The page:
John Calvin, one of the central figures in the Protestant reformation more than 500 years ago, has left an indelible mark on American culture. Though we think of his theology as representing the most joyless version of Protestantism possible, some of what we think about him now isn’t particularly accurate to who the man was and what he believed. Listen to find out how one historian views Calvin’s legacy, and what more we can learn from his example.
Story Length: 3:23
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Since the founding of the United States, there has been a debate about the issue of church and state and how much faith should influence law and political debate. The first amendment to the Constitution says, “Congress shall make no law respecting an establishment of religion, or prohibiting the free exercise thereof.” Nonetheless, there are people who advocate for more government support for religious institutions and preference for one faith over another. Listen to this conversation about the current tax-exempt status of churches, evidence of how our founders dealt with the issue, and President Trump’s executive order on religious liberty.
Thomas Cromwell was an influential 16th century English statesman who rose through English society to become advisor to King Henry VIII. In this position, Cromwell was credited with overseeing the Reformation in England. Eventually, Cromwell was betrayed by his political enemies and executed in 1540, but his influence would live on. In this audio story, novelist Hilary Mantel discusses Bring Up the Bodies, the second book in her trilogy featuring Cromwell. Listen to hear Mantel discuss what made Cromwell such a savvy political figure and the circumstances that led to his sudden downfall.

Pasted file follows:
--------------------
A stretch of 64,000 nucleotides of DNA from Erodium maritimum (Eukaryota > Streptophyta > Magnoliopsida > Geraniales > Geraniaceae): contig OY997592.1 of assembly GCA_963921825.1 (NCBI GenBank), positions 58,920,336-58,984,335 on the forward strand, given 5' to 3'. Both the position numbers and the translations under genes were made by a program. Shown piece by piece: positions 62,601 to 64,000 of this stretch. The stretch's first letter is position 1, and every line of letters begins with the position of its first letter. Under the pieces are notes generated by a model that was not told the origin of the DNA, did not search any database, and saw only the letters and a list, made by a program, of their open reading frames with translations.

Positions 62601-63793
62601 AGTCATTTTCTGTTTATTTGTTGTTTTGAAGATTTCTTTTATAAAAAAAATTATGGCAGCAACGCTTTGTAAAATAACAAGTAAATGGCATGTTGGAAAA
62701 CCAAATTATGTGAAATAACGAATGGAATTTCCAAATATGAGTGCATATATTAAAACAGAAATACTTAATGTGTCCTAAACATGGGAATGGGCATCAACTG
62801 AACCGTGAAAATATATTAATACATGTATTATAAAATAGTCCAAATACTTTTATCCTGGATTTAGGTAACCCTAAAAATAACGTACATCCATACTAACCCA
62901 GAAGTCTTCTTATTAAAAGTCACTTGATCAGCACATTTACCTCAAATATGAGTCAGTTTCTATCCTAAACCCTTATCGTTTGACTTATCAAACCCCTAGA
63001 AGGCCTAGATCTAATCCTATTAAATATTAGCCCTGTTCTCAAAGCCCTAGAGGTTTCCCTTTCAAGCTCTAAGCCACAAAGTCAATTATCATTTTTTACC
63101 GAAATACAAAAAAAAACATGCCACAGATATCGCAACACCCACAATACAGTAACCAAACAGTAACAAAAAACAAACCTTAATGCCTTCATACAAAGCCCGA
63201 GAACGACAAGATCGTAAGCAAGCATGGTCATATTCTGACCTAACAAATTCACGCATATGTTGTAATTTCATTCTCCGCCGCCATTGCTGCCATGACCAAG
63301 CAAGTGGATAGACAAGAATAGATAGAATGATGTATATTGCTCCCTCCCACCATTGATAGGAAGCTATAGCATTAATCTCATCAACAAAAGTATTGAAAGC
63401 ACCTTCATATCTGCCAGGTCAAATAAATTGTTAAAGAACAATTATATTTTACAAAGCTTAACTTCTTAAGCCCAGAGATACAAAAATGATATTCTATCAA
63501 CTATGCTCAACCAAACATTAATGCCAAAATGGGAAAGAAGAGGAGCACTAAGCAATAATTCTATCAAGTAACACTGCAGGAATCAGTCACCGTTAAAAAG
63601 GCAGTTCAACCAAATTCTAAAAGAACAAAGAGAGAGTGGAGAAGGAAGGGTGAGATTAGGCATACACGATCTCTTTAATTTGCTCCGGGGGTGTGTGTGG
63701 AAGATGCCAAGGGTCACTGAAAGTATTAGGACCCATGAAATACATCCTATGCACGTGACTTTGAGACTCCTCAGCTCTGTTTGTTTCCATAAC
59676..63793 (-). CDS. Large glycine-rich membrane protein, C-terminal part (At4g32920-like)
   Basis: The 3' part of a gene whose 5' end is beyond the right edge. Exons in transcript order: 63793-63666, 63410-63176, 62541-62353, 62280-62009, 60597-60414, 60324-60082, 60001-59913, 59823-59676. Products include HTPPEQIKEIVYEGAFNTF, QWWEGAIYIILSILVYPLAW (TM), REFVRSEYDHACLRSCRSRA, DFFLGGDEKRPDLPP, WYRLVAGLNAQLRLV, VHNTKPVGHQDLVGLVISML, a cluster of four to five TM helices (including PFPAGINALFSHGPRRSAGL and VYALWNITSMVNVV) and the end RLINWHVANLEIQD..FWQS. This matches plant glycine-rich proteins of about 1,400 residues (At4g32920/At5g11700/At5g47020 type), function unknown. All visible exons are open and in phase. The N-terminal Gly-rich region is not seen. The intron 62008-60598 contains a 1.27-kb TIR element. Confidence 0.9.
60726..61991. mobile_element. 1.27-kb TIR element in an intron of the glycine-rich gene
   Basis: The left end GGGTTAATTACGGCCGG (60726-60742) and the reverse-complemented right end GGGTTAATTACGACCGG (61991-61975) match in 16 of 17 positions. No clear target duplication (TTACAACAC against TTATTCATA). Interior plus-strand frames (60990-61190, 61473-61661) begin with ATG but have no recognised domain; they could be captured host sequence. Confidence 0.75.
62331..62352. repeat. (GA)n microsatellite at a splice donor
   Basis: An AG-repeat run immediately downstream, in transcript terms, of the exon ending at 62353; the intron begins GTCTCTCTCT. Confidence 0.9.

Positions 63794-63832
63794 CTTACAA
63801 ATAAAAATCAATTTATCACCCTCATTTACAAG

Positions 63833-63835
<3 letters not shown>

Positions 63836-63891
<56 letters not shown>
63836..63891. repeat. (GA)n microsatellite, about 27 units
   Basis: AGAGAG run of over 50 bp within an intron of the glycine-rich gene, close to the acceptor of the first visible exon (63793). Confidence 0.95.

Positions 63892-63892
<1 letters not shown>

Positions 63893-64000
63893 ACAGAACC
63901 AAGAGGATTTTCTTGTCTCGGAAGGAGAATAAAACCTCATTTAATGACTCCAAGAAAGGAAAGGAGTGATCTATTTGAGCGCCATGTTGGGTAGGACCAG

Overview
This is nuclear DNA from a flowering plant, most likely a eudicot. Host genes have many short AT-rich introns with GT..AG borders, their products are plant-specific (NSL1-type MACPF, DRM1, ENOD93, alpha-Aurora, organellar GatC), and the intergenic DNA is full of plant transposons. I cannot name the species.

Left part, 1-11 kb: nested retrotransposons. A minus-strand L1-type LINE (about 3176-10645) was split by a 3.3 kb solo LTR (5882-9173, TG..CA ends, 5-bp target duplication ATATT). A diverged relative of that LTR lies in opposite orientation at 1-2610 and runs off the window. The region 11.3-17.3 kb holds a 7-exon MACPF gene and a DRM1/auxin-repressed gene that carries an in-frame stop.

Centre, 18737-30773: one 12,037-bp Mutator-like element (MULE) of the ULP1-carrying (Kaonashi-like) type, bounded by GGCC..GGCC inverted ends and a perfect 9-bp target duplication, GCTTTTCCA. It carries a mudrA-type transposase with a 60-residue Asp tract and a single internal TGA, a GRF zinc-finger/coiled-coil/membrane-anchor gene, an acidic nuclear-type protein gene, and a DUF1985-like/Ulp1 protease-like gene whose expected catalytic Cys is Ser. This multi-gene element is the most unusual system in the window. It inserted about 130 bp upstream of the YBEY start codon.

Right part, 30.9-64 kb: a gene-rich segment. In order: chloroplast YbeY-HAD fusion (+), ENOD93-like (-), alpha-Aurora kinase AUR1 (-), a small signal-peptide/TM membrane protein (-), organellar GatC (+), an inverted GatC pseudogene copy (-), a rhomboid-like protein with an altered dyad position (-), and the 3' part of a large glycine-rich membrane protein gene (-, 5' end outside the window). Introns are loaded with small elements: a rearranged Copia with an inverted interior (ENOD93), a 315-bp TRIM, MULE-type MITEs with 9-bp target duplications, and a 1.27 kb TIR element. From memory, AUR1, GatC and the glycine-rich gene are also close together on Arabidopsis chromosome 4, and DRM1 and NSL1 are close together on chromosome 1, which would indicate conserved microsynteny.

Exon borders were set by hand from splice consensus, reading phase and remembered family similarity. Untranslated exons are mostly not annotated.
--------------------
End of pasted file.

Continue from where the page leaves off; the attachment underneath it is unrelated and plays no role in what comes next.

The Protestant Reformation in western Europe was a 16th century challenge to the practices and authority of the Catholic Church. Tradition holds that the Reformation began when a monk, Martin Luther, posted 95 "theses” questioning papal authority on the door of his church in Wittenberg, Germany. What followed were decades of religious and political conflict that would reshape Europe for centuries to come. Recently Pope Francis, the leader of the Catholic Church, helped commemorate the 500th anniversary of the Reformation. Listen to learn what the pope’s participation shows about current Catholic-Lutheran relations, and hear how the two branches of Christianity keep working to heal divisions.
The Lexile Audio Measure is an indicator of the complexity of an audio passage. It is based on a scientifically developed scale with a maximum score of 2000L.How to Use Lexile Audio Measures
Find stories at the right level of complexity for your students, so that they will be challenged without being frustrated. The measures are categorized into low, medium, or high in order to aid teachers in story selection when they do not know students’ Lexile listening levels.
|Listening Level||Lexile Audio Measures|
These recommended ranges are for instructional use of Listenwise audio content in combination with supports such as the interactive transcript, etc.
|Grade||Lexile Audio Measures (Recommended Ranges)|
|1||215L - 610L|
|2||490L - 855L|
|3||725L - 1060L|
|4||945L - 1250L|
|5||1045L - 1350L|
|6||1125L - 1430L|
|7||1190L - 1500L|
|8||1250L - 1555L|
|9||1300L - 1610L|
|10||1345L - 1655L|
|11/12||1385L - 1695L|